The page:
According to a team of archaeologists, the giant burial mound, which houses the bodies of at least 30 Syrian warriors, may be the oldest war monument ever discovered and is now submerged. The ruins of Tel Banat date back at least 4,300 years.
This monument is also the first example of a particular type of monument found in ancient inscriptions. Mesopotamia The corpses of either the enemy or the local war dead are piled up to form a highly organized structure.
The finding also shows that “as we did, ancient people paid homage to those who died in the war,” said Anne Porter, a professor of ancient Middle Eastern civilization at the University of Toronto. “I don’t know if they are the winners or losers of the battle. [the people from Tell Banat] Perhaps some time after the incident, he took the body of the dead from another location and buried it in a huge mound that could be seen miles around, “Porter said in a statement.
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A monument a little like the Step Pyramid of King Jezel Djoser To Egypt Archaeologists wrote in a paper published in the journal on May 28, except that the layers of the monument are made of earth and plaster instead of stone. AncientArchaeologists write that people who lived in the area today called this mound a “white monument” because plaster shines the monument in the sun.
The site was excavated between 1988 and 1999 by a team led by Porter and Thomas McClellaland, both of whom were archaeologists of the Euphrates Salvage Project at the time, but researchers have so far They did not fully understand the purpose. They carried out these excavations before the site was flooded by the construction of the Tishrin Dam.
Since then, the same archaeologist, along with an undergraduate student at the University of Toronto, scrutinized the findings and determined that the location was probably the oldest known example of the war monument in the world. They also discovered that the monument was built on top of a previous building.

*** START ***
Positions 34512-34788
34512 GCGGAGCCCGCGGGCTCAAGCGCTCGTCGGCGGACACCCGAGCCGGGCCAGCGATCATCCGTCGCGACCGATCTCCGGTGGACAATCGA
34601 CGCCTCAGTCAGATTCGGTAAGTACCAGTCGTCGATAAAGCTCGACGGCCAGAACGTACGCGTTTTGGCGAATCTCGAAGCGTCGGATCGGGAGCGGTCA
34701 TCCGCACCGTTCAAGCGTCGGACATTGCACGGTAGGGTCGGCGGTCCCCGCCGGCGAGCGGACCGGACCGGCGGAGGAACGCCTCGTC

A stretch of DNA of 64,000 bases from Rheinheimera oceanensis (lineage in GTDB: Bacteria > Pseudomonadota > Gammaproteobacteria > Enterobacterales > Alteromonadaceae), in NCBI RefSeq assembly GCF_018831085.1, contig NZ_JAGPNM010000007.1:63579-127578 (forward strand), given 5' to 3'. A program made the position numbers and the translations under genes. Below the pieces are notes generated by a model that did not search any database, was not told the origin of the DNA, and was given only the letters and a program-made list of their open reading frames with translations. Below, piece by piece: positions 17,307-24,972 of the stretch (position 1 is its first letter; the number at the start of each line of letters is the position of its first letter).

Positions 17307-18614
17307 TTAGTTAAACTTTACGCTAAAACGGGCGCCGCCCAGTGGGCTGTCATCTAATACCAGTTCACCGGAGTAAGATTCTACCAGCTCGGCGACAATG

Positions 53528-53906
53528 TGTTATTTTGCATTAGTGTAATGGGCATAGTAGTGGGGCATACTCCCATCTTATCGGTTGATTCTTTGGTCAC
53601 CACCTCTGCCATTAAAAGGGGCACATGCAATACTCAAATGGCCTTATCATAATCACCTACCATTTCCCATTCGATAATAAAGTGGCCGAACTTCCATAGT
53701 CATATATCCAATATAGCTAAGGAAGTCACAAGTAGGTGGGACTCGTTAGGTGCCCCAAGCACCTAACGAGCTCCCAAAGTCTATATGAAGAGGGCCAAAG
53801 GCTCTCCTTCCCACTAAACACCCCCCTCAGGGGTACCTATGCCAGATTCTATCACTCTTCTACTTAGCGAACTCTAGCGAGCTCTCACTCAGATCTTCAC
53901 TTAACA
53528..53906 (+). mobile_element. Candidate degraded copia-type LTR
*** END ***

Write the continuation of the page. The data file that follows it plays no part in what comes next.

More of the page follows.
Researchers were able to learn that the body was buried with great care. “Collection Human bone Deposited on Phil as a horizontal step [of the monument] It was built up. The research team placed the ancient treatises directly on the soil, without any special coverings or boundaries. “Bones are small, fragmented, somewhat diffuse, but still intentionally separate groups. It was divided into “.
The bodies were fragmented, and in many cases the age and gender of the deceased could not be determined. Males could be identified, ranging from adults to ages 8-10. It is not clear why people between the ages of 8 and 10 are placed at the war monument.
The bones seem to have been dug out and re-buried in the monument. In his treatise, archaeologists said, “Bones may have come from old battlefields and graveyards. Nevertheless, they were selected, organized, and finally carefully preserved in the monument long after death. I did. ”
Some of the dead were buried with Kanga, a “donkey-like horse breed that pulls vehicles in ancient art,” the statement said. According to archaeologists, the soldiers buried with Kunga You may have worked as a wagon driver.
In addition, the team found pellets buried near the dead. In the ancient world, pellets fired from slings are often used as weapons, which may symbolize the role the deceased played when he was alive.
In a statement, Porter said, “I realized that there is a clear pattern of burial. A pair of bodies with horse skin on one part of the monument and pellets of soil on the other. It’s a single individual, “he added, adding that the placement suggests individual bodies. It belonged to the ancient army. The organized ancient army could have been divided into various units, such as wagon units and infantry units equipped with slings and pellets.
A pattern suggesting an individual placed in “appears. [the memorial] Not only did they participate in the battle, but they also participated in a formal way: they were part of an organized army and were divided into infantry and infantry, “the archaeologist wrote.
The team also found a model of a covered wagon, a figurine depicting a clay kunga and wheels with the dead.
Initially published in Live Science.
The pyramid-shaped mound containing 30 bodies may be the oldest war monument in the world
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